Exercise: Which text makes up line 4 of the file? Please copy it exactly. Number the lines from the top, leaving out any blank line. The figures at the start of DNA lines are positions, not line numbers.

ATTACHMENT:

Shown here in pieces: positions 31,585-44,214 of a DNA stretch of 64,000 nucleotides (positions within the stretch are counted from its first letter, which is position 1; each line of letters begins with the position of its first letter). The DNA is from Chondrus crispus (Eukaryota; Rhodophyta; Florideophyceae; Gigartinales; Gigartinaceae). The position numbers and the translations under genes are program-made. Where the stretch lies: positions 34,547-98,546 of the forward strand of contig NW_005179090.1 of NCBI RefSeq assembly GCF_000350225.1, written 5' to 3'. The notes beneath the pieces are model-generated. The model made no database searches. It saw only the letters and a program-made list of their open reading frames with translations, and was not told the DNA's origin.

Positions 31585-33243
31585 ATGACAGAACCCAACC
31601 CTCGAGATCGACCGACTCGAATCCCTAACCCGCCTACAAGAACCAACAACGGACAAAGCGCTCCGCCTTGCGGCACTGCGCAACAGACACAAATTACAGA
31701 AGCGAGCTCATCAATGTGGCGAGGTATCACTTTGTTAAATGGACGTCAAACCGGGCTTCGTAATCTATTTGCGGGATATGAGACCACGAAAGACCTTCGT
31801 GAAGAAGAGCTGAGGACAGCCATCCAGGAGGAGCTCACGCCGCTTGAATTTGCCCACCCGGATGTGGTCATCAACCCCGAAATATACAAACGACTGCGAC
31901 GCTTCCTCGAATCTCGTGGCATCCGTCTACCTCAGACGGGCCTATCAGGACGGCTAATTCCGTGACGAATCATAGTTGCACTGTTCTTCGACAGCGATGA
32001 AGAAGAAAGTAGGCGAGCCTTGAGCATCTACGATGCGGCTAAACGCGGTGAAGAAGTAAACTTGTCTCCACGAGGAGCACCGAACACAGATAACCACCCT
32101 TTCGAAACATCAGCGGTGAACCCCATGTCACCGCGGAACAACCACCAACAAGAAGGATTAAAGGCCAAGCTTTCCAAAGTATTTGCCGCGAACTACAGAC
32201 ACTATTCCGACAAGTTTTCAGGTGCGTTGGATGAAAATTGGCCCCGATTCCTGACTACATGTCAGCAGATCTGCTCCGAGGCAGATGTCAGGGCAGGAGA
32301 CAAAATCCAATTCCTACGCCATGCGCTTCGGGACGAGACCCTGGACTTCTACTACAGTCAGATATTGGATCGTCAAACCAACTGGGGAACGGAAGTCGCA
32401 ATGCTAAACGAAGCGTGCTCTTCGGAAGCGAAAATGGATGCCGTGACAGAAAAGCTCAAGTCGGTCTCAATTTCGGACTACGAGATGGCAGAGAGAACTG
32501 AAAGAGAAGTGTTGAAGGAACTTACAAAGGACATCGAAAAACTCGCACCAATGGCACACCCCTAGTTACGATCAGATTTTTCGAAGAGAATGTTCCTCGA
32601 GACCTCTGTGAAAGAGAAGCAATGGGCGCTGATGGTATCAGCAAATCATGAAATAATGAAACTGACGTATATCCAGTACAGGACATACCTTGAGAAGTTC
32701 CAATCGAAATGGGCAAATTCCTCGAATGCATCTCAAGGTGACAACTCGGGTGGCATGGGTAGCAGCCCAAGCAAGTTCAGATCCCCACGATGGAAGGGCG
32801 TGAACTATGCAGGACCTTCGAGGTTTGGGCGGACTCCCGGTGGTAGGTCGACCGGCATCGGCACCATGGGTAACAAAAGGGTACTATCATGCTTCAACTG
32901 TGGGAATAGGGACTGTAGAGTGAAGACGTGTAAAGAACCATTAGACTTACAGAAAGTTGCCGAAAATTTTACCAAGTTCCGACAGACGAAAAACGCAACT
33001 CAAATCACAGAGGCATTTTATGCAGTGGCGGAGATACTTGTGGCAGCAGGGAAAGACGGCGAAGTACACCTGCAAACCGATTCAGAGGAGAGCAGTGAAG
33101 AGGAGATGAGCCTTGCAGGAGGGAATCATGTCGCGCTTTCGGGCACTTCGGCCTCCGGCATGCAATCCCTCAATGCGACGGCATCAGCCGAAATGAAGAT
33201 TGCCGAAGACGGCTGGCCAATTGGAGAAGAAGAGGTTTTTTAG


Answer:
31601 CTCGAGATCGACCGACTCGAATCCCTAACCCGCCTACAAGAACCAACAACGGACAAAGCGCTCCGCCTTGCGGCACTGCGCAACAGACACAAATTACAGA